Custom Trigger with Node-Cron

Create an Application with a Custom Event Trigger

Although Lolo has a lot of library functions to build from, Lolo Code is incredibly flexible so building your own triggers is simple enough.

We'll demonstrate how to produce your own events by using a task scheduler, node-cron, that will run every morning and send you the current weather to your Slack. This will allow you to understand how to produce events, work with engine lifecycle events and add in NPM modules. See our workflow below.


Create the Trigger

Here we'll be creating a custom trigger so add a new function in the bottom right corner of your graph. You can rename it and remove the input port as well. This will be a trigger so there won't be any data flowing into it.

We need to code a bit here for this so go ahead and look at the code below. This is using node-cron to create events on a schedule. Our cron schedule is every minute here but you may want to change this once you're done testing your events.

const cron = require('node-cron');

// The setup runs when the application is initialized
exports.setup = async ctx => {
  const { produceEvent, events } = ctx;

  const setSchedule = '* * * * *';

  let task;
  events.on('resume', () => {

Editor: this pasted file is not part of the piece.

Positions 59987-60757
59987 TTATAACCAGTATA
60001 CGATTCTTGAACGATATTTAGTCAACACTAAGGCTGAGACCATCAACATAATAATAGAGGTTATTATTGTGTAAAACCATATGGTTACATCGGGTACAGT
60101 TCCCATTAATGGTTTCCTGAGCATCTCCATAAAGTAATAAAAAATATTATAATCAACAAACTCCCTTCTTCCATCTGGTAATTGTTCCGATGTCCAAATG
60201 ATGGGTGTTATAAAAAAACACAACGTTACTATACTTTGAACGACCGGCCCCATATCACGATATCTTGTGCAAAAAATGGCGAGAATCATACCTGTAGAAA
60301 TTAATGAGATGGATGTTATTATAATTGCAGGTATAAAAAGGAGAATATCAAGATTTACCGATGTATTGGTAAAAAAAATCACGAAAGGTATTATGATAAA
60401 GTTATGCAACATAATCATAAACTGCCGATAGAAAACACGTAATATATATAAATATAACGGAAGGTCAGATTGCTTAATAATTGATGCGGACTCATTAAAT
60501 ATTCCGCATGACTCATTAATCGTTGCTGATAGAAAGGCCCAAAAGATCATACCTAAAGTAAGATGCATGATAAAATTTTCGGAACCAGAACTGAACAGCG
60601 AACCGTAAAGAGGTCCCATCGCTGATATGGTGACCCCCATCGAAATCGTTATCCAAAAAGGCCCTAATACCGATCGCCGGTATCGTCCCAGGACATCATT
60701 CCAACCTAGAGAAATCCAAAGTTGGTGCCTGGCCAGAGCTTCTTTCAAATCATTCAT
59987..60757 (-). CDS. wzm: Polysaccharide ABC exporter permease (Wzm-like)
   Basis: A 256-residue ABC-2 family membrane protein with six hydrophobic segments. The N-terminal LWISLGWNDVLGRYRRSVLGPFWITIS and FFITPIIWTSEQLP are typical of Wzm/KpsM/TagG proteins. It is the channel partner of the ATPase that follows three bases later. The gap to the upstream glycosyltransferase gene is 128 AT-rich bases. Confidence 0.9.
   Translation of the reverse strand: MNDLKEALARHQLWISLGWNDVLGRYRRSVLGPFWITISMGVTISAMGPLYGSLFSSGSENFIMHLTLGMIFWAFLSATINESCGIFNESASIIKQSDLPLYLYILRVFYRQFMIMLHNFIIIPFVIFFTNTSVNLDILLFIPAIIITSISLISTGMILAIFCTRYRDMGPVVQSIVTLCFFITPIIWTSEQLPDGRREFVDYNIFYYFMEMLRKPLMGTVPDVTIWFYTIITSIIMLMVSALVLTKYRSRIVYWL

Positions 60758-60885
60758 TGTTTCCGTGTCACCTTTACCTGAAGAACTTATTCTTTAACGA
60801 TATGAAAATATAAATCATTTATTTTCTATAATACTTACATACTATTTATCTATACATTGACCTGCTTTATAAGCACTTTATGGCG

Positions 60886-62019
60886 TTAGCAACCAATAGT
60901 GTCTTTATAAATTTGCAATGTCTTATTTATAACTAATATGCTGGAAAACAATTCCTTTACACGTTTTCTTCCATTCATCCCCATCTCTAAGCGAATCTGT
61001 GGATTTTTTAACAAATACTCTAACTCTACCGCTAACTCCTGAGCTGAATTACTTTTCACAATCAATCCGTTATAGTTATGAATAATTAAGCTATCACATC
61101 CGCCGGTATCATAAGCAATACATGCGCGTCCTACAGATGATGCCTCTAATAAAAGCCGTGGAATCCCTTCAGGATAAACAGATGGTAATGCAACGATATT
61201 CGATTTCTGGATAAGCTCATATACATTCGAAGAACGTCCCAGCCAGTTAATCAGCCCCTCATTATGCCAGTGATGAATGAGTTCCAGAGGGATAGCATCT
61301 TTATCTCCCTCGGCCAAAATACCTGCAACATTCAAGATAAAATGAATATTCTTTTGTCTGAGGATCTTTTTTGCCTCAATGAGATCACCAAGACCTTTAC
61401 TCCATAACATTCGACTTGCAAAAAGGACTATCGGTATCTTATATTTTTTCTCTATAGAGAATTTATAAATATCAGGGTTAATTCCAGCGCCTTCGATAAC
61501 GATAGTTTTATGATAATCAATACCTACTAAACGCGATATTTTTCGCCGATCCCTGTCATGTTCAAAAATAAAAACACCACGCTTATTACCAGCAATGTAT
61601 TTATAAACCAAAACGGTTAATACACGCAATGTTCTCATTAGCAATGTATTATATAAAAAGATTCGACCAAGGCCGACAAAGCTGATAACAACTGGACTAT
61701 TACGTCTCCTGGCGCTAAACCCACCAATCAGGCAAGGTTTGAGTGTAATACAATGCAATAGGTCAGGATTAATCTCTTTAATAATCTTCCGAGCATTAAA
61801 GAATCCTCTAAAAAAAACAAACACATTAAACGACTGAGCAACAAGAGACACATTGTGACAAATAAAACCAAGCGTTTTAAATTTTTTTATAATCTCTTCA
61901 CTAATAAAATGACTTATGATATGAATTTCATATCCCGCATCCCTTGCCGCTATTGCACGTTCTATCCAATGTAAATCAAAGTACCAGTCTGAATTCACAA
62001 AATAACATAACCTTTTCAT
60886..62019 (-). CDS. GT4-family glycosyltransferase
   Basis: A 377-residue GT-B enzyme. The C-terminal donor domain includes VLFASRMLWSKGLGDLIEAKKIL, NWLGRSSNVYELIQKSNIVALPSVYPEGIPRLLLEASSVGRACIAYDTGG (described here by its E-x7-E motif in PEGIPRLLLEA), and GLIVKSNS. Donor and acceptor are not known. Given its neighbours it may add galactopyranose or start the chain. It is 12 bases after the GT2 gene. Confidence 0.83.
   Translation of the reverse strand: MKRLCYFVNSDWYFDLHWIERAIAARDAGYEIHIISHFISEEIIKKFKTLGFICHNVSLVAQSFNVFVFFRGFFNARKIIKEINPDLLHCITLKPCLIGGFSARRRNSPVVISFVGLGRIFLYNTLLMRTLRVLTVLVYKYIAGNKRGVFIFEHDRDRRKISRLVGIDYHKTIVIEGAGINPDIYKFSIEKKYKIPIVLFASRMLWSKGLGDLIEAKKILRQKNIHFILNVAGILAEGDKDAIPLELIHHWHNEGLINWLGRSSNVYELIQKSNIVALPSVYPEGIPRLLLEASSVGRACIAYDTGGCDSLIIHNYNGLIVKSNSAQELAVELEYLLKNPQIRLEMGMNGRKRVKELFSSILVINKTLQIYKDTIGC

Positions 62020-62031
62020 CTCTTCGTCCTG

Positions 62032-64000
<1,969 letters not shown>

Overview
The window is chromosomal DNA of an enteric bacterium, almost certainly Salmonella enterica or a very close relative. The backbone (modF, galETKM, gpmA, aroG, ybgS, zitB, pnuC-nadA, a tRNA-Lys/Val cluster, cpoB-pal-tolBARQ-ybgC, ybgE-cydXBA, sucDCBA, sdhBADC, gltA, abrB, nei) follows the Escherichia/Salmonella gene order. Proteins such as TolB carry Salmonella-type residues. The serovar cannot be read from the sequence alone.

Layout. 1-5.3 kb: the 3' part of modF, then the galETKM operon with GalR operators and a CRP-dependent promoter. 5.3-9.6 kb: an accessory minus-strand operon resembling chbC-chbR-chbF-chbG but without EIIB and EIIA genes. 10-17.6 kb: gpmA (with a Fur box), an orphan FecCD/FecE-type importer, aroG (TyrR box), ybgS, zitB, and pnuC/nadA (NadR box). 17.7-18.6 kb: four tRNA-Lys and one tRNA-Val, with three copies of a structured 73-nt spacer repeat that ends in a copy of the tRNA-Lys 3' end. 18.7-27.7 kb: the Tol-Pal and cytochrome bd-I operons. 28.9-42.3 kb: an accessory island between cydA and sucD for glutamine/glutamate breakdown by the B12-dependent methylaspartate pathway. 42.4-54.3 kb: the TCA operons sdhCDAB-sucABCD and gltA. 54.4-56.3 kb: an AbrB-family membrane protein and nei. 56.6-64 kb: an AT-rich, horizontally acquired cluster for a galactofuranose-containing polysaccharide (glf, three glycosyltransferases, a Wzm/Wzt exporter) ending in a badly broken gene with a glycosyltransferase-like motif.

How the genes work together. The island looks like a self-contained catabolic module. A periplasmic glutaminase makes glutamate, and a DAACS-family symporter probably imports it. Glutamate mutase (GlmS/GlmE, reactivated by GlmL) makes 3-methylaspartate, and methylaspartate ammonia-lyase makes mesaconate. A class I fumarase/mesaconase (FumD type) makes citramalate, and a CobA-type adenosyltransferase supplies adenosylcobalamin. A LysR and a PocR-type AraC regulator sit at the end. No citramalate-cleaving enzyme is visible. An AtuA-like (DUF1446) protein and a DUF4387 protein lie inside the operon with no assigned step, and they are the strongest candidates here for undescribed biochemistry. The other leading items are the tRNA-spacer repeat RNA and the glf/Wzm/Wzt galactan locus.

task = cron.schedule(setSchedule, () => {
  events.on('pause', () => {

exports.handler = async(ev, ctx) => {
  const { route } = ctx;

We wrap engine lifecycle events around the cron schedule to make sure sure we stop the task on 'pause.' The result could otherwise be slower redeploy times because K8s needs to force-kill the pod after a a timeout.

Remember to add node-cron to your modules so it will be installed. Go to your app's Settings and then navigate to Modules.


Test the Event

Now that we've got our event node set up we need to make sure to do something with it. So create a new function in the bottom right corner of your graph again. We will just test the event by logging something to the console. To do this add in the code below into the new function's handler.

// The export handler will run every time the event is triggered
exports.handler = async(ev, ctx) => {
  const { route, log } = ctx;

  // Log this"Event Happened");

  // Route event data to the default output port

To route data between nodes we connect them. Once you've done that, you can then save and run the application.


Adding dependencies may slow down deployment time, so this may take up to a minute. You'll see confirmation in the Logs with Listening to Port 4000 if it is successful. Wait until you see this.

It will be a minute to start seeing your events logged to the console after it has been deployed as we've set the cron schedule for every minute. So continue to look into your logs until you see this. Once you see them trickling in you can stop the application if you don't want a continuous stream of "Event Happened" Logs every minute.

At this point you've learned how to create your own event trigger in Lolo. Continue on if you want to see a message in your Slack with weather data whenever the event hits.

Add in Weather Data

We'll be fetching current weather data for Stockholm and then adding it to the event object, so we can use this information in another node.

You'll need an API key from Open Weather which is really simple to get by simply signing up. I have added it to Variables within the app Settings.